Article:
June 2018 will mark the one-year anniversary of the National Institute of Standards and Technology (NIST) release of Special Publication 800-63-3, Digital Identity Guidelines. While federal agencies are the most directly impacted, this guidance signals a seismic shift in identity proofing across the entire ecosystem of consumers, private sector businesses and public sector agencies. It’s the clearest claim I’ve seen to date that traditional, and rather basic, personally identifiable information (PII) verification should no longer be trusted for remote user interaction. For those of us in the fraud and identity space, this isn’t a new revelation, but one we as an industry have been dealing with for years. As the data breach floodgates continue to be pushed further open, PII is a commodity for the fraudsters, evident in PII prices on the dark web, which are often lower than your favorite latte.
Identity-related schemes have increased due to fraud attacks shifting away from card compromise (due to the U.S. rollout of chip-and-signature cards), double-digit growth in online and mobile consumer channels, and high-profile fraud events within both the public and private sector. It’s no shock that NIST has taken a sledgehammer to previous guidance around identity proofing and replaced it with an aggressive and rather challenging set of requirements seemingly founded in the assumption that all PII (names, addresses, dates of birth, Social Security numbers, etc.) is either compromised or easily can be compromised in the future. So where does this leave us?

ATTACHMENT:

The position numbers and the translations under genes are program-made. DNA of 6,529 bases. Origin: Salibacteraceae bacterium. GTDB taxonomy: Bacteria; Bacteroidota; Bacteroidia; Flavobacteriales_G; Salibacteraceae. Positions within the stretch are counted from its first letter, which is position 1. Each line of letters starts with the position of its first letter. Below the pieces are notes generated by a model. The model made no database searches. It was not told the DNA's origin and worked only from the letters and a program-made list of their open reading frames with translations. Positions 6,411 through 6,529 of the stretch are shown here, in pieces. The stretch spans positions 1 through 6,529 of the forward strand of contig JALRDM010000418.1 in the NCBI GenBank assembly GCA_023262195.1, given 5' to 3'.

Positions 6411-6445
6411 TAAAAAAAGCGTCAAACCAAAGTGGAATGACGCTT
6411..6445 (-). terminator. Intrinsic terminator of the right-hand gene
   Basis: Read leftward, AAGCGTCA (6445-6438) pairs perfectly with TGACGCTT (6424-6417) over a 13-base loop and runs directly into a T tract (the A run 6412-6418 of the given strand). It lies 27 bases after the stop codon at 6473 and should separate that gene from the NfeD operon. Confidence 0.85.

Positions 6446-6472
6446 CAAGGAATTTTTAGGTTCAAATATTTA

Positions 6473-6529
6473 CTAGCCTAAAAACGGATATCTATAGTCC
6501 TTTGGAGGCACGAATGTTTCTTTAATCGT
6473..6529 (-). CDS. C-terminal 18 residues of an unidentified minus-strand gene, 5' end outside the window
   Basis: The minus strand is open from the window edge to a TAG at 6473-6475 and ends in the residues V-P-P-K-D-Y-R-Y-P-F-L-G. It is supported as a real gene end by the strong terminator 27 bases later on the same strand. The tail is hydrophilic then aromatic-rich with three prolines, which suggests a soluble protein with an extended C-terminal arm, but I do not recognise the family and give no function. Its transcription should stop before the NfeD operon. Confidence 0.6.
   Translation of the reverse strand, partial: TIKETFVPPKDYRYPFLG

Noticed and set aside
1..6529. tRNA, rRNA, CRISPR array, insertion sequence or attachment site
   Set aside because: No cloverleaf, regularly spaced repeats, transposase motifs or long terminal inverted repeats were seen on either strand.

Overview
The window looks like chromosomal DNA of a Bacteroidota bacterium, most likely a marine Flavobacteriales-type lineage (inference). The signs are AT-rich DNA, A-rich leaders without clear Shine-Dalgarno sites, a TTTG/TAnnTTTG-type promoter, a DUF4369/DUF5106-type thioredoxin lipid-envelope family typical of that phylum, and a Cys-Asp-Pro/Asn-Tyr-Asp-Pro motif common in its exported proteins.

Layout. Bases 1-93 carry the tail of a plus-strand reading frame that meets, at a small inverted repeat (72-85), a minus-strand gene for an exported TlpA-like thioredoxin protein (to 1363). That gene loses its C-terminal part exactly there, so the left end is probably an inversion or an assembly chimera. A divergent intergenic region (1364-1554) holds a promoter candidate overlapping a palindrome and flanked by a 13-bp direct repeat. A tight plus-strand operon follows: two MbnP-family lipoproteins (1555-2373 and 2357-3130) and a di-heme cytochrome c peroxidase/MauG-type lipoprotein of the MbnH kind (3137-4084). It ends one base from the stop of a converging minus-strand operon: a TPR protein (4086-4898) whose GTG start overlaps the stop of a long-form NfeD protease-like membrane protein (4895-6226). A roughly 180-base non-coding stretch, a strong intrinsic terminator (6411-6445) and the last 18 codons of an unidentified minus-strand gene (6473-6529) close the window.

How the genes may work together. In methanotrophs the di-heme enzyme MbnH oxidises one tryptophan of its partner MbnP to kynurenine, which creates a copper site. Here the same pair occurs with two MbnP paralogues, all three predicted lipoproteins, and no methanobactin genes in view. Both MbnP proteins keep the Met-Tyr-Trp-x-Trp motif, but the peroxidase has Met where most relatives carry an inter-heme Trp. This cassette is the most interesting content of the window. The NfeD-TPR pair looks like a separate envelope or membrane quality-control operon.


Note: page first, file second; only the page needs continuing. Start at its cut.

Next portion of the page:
I applaud the pragmatic approach to the new NIST standards and consider it a signal to all of us in the identity marketplace. It’s aggressive and aspirational in raising the bar in identity proofing and management. I welcome the challenge in serving our public sector clients, as we have done for nearly a decade. Our innovative approach to layered levels of identity verification, validation, risk assessment and monitoring adhere to the recommendations of the new NIST standards. I do, however, recommend that any institution applying these standards to their own processes and applications ensure they place equal focus on comparable alternatives for those addressable populations and users who are likely to either opt out of, or fail, initial verification steps stringently aligned with the new requirements. While too early to accurately forecast, it’s relatively safe to assume that the percentage of the population “falling out of the process” may easily be counted in the double digits. It’s only through advanced analytics and technology reliant on a significant breadth and depth of identity data and observations that we can provide trust and confidence across such a diverse population in age, demographics, expectations and access.